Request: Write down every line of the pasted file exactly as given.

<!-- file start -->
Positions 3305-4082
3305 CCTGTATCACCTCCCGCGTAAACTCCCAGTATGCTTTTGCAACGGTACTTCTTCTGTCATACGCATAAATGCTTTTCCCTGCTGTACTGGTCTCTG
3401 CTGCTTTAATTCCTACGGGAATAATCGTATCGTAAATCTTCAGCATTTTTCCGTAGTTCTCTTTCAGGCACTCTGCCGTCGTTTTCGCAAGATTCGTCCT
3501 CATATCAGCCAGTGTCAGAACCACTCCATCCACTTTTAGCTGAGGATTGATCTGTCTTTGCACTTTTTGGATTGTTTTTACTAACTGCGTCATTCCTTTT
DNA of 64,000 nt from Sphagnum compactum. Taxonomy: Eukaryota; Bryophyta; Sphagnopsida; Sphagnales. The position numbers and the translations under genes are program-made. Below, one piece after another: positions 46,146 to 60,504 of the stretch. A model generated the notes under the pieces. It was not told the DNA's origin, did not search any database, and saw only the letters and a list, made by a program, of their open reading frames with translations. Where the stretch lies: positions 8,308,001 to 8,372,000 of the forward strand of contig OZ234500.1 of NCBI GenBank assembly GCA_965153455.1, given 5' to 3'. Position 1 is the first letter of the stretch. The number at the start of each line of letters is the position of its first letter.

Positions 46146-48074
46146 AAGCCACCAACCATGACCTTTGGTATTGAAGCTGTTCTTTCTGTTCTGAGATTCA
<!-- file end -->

Positions 3305-4082
3305 CCTGTATCACCTCCCGCGTAAACTCCCAGTATGCTTTTGCAACGGTACTTCTTCTGTCATACGCATAAATGCTTTTCCCTGCTGTACTGGTCTCTG
3401 CTGCTTTAATTCCTACGGGAATAATCGTATCGTAAATCTTCAGCATTTTTCCGTAGTTCTCTTTCAGGCACTCTGCCGTCGTTTTCGCAAGATTCGTCCT
3501 CATATCAGCCAGTGTCAGAACCACTCCATCCACTTTTAGCTGAGGATTGATCTGTCTTTGCACTTTTTGGATTGTTTTTACTAACTGCGTCATTCCTTTT
DNA of 64,000 nt from Sphagnum compactum. Taxonomy: Eukaryota; Bryophyta; Sphagnopsida; Sphagnales. The position numbers and the translations under genes are program-made. Below, one piece after another: positions 46,146 to 60,504 of the stretch. A model generated the notes under the pieces. It was not told the DNA's origin, did not search any database, and saw only the letters and a list, made by a program, of their open reading frames with translations. Where the stretch lies: positions 8,308,001 to 8,372,000 of the forward strand of contig OZ234500.1 of NCBI GenBank assembly GCA_965153455.1, given 5' to 3'. Position 1 is the first letter of the stretch. The number at the start of each line of letters is the position of its first letter.

Positions 46146-48074
46146 AAGCCACCAACCATGACCTTTGGTATTGAAGCTGTTCTTTCTGTTCTGAGATTCA